If you try to explain to a woman ahead of time how much a newborn will affect her life, is it realistic to think your words will have that much of an impact? Could it really help her prepare for what lies ahead? Is recovering from birth and caring for a newborn something anyone can really prepare for ahead of time (without having access to a full-time nanny, personal chef, housekeeper, etc.)? I feel like this is one of those things that a woman has to experience for herself to truly “get it.”

Before I had my first child I knew that once she entered the world nothing would be the same, that I would be sleep-deprived and have a baby nursing around the clock, but I couldn’t fully grasp the extent of how different my life would be, how beyond tired I would be, how sore I would be from an (unnecessary and unwanted) episiotomy, nor just how much love I could have for one tiny person until it actually happened to me.

However, I do think that it’s important to equip first-time moms especially with information and resources that will help and support them in their first few weeks and months of life with a new baby. Instead of sending moms home from the hospital with a diaper bags full of a few diapers and a can of formula, perhaps hospitals should instead give women lists of names, numbers, websites and email addresses of people, places and organizations they can turn to if they need help. Organizations like La Leche League International – with dates and times of local meetings, phone numbers to certified lactation consultants, warning signs of postpartum depression and who to call if you or someone close to you suspects you have PPD, links to groups such as Attachment Parenting International, house cleaning services, numbers of postpartum doulas, local moms support groups like MOMS Club, MOPS (Mothers of Preschoolers), etc. That is real information that new moms can use.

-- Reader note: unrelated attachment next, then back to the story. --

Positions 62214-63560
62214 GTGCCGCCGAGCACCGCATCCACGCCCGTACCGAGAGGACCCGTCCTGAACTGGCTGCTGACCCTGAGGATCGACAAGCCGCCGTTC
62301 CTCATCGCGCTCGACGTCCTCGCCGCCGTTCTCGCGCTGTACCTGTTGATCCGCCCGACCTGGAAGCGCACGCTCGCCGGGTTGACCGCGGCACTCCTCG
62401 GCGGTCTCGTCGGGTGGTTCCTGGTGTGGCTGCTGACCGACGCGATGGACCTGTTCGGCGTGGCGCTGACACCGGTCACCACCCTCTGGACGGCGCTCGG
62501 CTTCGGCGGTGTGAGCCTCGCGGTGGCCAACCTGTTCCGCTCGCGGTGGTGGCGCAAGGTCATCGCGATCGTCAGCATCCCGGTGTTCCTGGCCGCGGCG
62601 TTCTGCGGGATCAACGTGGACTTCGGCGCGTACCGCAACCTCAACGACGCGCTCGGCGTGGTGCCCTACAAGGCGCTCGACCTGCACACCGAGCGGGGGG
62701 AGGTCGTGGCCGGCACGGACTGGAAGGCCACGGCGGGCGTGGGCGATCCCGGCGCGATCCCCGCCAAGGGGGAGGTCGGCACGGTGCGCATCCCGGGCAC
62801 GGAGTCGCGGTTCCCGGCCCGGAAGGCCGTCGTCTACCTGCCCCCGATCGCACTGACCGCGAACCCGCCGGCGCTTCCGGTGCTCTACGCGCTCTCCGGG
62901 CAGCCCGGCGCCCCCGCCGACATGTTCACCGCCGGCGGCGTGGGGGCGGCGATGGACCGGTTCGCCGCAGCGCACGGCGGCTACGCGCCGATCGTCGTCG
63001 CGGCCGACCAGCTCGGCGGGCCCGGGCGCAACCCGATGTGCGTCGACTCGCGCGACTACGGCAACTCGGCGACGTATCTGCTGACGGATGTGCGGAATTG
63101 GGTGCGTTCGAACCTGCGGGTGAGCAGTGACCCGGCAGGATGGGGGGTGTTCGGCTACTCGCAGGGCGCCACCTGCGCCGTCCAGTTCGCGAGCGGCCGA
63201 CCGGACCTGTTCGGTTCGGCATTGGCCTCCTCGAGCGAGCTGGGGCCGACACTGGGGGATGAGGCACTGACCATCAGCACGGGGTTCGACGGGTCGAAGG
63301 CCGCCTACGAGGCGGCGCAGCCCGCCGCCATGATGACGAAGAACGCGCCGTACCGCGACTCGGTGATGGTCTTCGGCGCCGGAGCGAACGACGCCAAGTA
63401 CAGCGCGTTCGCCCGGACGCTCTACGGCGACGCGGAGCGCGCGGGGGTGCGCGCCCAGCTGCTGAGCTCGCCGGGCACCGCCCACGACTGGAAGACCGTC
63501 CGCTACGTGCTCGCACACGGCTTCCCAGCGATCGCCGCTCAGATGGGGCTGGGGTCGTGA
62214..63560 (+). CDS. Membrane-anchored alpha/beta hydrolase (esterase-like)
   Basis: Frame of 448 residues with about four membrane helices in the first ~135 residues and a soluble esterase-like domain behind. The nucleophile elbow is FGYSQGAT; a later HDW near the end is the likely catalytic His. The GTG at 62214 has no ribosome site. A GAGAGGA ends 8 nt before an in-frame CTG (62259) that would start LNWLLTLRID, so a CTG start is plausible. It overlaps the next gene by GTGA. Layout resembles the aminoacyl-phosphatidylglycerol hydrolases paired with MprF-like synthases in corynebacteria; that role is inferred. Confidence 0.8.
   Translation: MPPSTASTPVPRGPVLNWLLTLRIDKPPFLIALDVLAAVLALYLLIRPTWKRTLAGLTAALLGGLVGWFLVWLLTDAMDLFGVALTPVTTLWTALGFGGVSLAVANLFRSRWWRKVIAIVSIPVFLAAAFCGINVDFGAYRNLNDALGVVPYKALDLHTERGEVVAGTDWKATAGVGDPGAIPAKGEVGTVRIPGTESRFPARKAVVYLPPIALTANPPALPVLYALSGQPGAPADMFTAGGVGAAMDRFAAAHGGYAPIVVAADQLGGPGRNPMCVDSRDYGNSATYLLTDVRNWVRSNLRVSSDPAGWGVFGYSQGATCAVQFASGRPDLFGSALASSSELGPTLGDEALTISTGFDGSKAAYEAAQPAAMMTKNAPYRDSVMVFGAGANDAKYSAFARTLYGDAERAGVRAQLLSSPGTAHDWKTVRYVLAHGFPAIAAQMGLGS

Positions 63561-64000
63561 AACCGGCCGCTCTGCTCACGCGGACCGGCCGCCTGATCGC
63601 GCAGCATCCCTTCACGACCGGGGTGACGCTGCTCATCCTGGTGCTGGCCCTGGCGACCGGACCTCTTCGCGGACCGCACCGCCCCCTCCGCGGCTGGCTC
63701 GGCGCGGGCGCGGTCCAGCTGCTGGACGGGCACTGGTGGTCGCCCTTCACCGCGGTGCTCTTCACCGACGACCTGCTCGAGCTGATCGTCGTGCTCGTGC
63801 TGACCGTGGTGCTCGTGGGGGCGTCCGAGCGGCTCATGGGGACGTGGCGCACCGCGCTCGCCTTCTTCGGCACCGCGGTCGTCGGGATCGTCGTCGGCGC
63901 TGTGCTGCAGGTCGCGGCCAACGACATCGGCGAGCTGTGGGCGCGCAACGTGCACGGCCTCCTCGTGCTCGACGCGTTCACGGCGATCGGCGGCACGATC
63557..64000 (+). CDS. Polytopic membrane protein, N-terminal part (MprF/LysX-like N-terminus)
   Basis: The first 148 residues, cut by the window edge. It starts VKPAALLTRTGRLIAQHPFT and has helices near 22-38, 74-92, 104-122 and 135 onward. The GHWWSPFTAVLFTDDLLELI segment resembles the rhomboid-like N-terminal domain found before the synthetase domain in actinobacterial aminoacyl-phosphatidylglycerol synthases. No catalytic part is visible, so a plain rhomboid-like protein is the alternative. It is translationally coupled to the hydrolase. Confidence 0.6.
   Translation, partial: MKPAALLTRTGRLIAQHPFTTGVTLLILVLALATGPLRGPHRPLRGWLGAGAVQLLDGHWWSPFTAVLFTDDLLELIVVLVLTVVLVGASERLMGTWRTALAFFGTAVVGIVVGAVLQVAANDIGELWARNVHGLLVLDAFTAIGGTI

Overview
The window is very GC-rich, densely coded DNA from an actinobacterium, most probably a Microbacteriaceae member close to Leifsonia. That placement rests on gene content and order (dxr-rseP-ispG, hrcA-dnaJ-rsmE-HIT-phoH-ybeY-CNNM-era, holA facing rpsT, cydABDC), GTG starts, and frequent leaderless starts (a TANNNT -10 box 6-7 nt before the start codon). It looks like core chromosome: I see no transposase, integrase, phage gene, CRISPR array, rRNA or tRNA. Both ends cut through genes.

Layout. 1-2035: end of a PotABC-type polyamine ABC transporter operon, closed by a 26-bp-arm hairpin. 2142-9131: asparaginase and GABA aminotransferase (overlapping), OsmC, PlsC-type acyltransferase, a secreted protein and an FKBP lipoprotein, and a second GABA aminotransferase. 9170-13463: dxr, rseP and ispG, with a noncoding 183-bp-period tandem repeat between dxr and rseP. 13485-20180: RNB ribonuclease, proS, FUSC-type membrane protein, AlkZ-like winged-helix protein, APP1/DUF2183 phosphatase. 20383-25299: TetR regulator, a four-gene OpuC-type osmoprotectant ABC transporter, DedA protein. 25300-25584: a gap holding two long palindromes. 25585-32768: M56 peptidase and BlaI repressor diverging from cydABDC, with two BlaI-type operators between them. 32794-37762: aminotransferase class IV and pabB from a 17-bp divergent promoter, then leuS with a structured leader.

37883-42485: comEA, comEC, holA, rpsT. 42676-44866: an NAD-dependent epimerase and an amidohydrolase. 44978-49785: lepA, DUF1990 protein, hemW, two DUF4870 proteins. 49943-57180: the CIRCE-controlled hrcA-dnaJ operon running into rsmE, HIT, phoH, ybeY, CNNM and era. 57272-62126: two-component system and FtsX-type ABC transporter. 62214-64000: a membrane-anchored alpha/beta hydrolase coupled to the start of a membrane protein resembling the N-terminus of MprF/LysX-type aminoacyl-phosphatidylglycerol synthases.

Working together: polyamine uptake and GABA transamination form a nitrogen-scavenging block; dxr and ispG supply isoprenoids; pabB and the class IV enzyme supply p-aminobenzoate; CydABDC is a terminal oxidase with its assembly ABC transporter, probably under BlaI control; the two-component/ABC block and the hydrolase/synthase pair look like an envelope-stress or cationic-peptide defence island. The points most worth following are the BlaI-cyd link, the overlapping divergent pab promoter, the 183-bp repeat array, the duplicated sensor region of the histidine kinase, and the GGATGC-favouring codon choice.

What do you think? Do you feel you were adequately prepared for life with a newborn? If not, do you think classes or a book could have helped? Do you have other suggestions?

Additional resources:


Cross-posted on BlogHer

SKOY eco-friendly cloths instead of paper towels (giveaway)

In keeping with the spirit of the Ditch the Disposables Challenge, I have to tell you about one of my new favorite eco-friendly paper towel replacements – the SKOY cloth. SKOY cloths are reusable, very absorbent, bright and fun, machine washable and microwavable, and at the end of their life, biodegradable. They are non-toxic, chlorine-free and made using water-based colors and inks. According to SKOYcloth.com, “Using one SKOY cloth is the equivalent to using 15 rolls of paper towels in an average home.”

SKOY clothSKOY clothsI’ve been giving the SKOY cloths a try for the past several weeks and they really are great. I’ve mostly been using them in the kitchen or for cleaning up faces and grubby little hands, but they also work well in the bathroom both to clean the room and to clean body parts. 🙂

Another great feature of the SKOY cloth is that because it dries quickly, it’s not a breeding ground for bacteria. I don’t know how many times I’ve picked up a sponge out of the kitchen sink only to have it leave my hand wreaking from God knows what. If you toss your wet SKOY in the microwave for a minute or two, you will keep it germ-free. It can also go safely through your dishwasher or your washer and dryer (or outside to dry on a clothesline – hint, hint).

After many, many uses (perhaps even up to a year or more), when your SKOY has finished it’s cleaning life cycle, it can be composted, though it will also break down in a landfill.

In addition to cloth towels or microfiber cloths, SKOY cloths are another great way to kick the paper towel habit once and for all.